FOXBOROUGH - On Thursday, Patriots safety Devin McCourty commented that sometimes it seems like Denver's Peyton Manning knows an opposing defense as well as the players on that defense.
Facing a player of Manning's caliber, disguising intentions is important, and Bill Belichick talked at length Friday morning about how a defense had "better do a good job of it or it's going to be a long day."
A defense can simply get ready for the coming play, not trying to hide how it plans to cover a certain snap or situation, but it doesn't work for very long.
"I mean, you can do that, it’s just a question whether you can hold up in it or not," Belichick said. "I’d say the odds of that aren’t great, to be honest with you. I mean, usually when he sees what it is, he gets to the play he wants to get to. I would say they’ve hit a lot of big plays on plays like that. [Manning] sees the blitz, calls a tear screen to Demaryius Thomas and he goes 75 yards for a touchdown.
"You can be in whatever you want to be in, but if they have a play to beat it, and it’s well executed, which it frequently is with Denver, you’re just playing right into their hands. They’ve been waiting all day to run the play against that situation. You tell them, ‘OK, here we are, we’re going to be in Cover-2 zone, go ahead and run your best play,’ well they will. Or ‘We’re going to be in man-free or we’re going to be in blitz or we’re going to be in man-under two-deep, what are you going to do about it?’ They can usually do something about it. I don’t really think anybody has had a lot of success playing them that way.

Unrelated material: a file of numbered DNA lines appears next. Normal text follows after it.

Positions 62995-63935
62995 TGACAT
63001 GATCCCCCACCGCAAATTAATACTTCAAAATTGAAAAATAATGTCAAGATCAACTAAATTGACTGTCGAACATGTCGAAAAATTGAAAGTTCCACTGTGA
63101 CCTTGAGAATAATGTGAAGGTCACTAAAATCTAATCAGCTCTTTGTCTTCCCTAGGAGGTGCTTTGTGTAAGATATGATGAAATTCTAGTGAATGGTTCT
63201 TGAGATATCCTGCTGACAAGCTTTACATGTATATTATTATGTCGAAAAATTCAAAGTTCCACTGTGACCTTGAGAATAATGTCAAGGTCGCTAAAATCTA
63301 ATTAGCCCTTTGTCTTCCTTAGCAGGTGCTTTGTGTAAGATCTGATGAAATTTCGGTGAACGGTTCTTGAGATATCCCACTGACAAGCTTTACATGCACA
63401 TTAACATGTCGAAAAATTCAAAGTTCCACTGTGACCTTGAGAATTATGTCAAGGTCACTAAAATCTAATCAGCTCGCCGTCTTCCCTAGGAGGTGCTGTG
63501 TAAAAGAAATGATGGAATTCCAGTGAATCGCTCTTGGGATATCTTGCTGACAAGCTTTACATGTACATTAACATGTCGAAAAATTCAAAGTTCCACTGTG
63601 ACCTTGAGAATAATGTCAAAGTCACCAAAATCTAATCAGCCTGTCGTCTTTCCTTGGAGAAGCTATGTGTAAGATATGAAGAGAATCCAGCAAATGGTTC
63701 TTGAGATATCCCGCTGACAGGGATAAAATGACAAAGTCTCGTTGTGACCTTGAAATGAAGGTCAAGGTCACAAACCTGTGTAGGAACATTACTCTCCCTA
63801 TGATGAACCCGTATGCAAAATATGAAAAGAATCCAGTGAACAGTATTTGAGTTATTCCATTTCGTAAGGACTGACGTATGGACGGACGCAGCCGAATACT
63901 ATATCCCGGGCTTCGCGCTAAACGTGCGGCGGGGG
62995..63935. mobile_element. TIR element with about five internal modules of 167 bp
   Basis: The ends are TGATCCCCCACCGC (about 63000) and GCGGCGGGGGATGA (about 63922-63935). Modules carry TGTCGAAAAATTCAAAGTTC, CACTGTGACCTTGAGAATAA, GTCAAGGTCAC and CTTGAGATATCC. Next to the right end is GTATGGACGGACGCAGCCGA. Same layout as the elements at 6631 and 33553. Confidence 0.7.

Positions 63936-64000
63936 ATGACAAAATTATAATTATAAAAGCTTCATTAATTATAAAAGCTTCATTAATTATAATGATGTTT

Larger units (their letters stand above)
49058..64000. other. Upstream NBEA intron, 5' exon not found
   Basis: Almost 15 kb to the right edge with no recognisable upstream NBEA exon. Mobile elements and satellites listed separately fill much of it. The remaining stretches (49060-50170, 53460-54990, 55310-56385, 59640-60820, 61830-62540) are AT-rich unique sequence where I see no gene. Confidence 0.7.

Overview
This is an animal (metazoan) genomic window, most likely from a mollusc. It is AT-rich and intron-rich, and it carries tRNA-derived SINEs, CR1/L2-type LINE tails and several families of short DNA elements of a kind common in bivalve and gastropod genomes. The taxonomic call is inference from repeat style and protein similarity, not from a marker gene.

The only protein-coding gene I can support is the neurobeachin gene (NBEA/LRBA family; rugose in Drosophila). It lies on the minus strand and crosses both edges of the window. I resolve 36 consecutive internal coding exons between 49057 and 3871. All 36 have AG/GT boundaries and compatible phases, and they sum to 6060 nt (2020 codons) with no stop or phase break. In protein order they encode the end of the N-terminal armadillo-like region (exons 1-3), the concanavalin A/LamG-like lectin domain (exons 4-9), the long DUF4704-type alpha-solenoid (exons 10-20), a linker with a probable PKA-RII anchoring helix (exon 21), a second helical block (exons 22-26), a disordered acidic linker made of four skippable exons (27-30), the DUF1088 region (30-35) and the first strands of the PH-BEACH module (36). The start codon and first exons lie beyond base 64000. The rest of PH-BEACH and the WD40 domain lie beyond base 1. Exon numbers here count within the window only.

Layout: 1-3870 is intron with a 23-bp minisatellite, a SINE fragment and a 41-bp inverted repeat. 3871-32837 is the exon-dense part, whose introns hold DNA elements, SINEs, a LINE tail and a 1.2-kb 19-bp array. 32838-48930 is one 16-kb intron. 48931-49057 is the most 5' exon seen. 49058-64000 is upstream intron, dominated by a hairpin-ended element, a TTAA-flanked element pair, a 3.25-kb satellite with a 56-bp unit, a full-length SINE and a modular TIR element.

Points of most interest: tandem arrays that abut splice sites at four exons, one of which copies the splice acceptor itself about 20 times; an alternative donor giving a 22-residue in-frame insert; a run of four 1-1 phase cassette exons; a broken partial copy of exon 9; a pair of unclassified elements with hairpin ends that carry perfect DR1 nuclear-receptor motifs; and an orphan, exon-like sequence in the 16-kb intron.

"If you just out-personnel them at every position across the board and say, ‘We’re all just going to lock up on one guy and we’re going to take everybody and we don’t care that we they know where we are because we’re that good.’ I just don’t think anybody has been able to do that. They’ve scored more points than anybody in football. I’m just saying, it’s hard to do. Somewhere along the line, they have a good matchup, if they know exactly what you’re in. I don’t think anybody has played them that way very effectively in whatever it is they’ve tried to play: man, zone, blitz, man-free, two-deep man, two-deep zone, three-deep zone, three-man rush. If you tell them what you’re in, I think you’re probably not going to like the way it’s going to end up. Now, you know, sometimes it’s situational. Then you have to, sometimes you have to live with that. I don’t think down after down, anybody has really had that much success doing that."
Successfully disguising things as a defense takes the effort of all 11 men on the field; it can't be one player doing one thing and a separate player doing something different.
"You have to be very well coordinated on that because what they do with the cadence, they make it hard for you to do that. Sometimes they run up and snap the ball real quickly, so it forces you to get lined up," Belichick said. "Other times they go up there and they delay and check the play and get into a formation that kind of makes you declare so they can see what you’re in and then get to the play they want to get to and go at a very slow pace. It’s hard to over-disguise because if they go quick then you could be way out of position. [Peyton] does a real good job of that, of changing the tempo to kind of force the defense to show what they’re in so he can get to it and then obviously the plays they go quick on, they don’t really care what the defense is in because they’re kind of all-purpose plays."